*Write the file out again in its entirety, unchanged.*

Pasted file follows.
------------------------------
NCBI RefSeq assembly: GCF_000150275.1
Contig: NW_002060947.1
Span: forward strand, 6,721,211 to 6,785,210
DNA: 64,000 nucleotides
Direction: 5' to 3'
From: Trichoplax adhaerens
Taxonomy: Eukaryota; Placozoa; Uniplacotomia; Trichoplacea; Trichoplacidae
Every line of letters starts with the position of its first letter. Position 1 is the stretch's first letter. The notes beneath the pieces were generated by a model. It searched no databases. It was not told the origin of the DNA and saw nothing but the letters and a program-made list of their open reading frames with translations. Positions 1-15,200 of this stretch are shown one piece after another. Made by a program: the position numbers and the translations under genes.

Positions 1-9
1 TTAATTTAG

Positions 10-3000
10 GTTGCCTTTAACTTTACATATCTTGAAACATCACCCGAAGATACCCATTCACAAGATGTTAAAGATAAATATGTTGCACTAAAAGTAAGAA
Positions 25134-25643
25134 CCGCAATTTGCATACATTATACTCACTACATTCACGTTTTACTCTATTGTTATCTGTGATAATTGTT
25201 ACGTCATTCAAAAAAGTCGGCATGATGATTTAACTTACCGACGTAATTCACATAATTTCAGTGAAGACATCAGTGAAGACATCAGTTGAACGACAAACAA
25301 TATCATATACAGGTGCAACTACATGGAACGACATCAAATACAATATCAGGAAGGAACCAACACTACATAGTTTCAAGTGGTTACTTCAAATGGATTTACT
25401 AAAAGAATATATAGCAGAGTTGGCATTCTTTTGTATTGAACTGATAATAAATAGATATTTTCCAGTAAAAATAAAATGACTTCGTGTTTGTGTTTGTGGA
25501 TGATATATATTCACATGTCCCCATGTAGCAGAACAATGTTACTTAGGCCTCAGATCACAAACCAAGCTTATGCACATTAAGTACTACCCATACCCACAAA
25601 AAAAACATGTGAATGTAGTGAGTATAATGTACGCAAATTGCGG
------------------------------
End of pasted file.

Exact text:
NCBI RefSeq assembly: GCF_000150275.1
Contig: NW_002060947.1
Span: forward strand, 6,721,211 to 6,785,210
DNA: 64,000 nucleotides
Direction: 5' to 3'
From: Trichoplax adhaerens
Taxonomy: Eukaryota; Placozoa; Uniplacotomia; Trichoplacea; Trichoplacidae
Every line of letters starts with the position of its first letter. Position 1 is the stretch's first letter. The notes beneath the pieces were generated by a model. It searched no databases. It was not told the origin of the DNA and saw nothing but the letters and a program-made list of their open reading frames with translations. Positions 1-15,200 of this stretch are shown one piece after another. Made by a program: the position numbers and the translations under genes.

Positions 1-9
1 TTAATTTAG

Positions 10-3000
10 GTTGCCTTTAACTTTACATATCTTGAAACATCACCCGAAGATACCCATTCACAAGATGTTAAAGATAAATATGTTGCACTAAAAGTAAGAA
Positions 25134-25643
25134 CCGCAATTTGCATACATTATACTCACTACATTCACGTTTTACTCTATTGTTATCTGTGATAATTGTT
25201 ACGTCATTCAAAAAAGTCGGCATGATGATTTAACTTACCGACGTAATTCACATAATTTCAGTGAAGACATCAGTGAAGACATCAGTTGAACGACAAACAA
25301 TATCATATACAGGTGCAACTACATGGAACGACATCAAATACAATATCAGGAAGGAACCAACACTACATAGTTTCAAGTGGTTACTTCAAATGGATTTACT
25401 AAAAGAATATATAGCAGAGTTGGCATTCTTTTGTATTGAACTGATAATAAATAGATATTTTCCAGTAAAAATAAAATGACTTCGTGTTTGTGTTTGTGGA
25501 TGATATATATTCACATGTCCCCATGTAGCAGAACAATGTTACTTAGGCCTCAGATCACAAACCAAGCTTATGCACATTAAGTACTACCCATACCCACAAA
25601 AAAAACATGTGAATGTAGTGAGTATAATGTACGCAAATTGCGG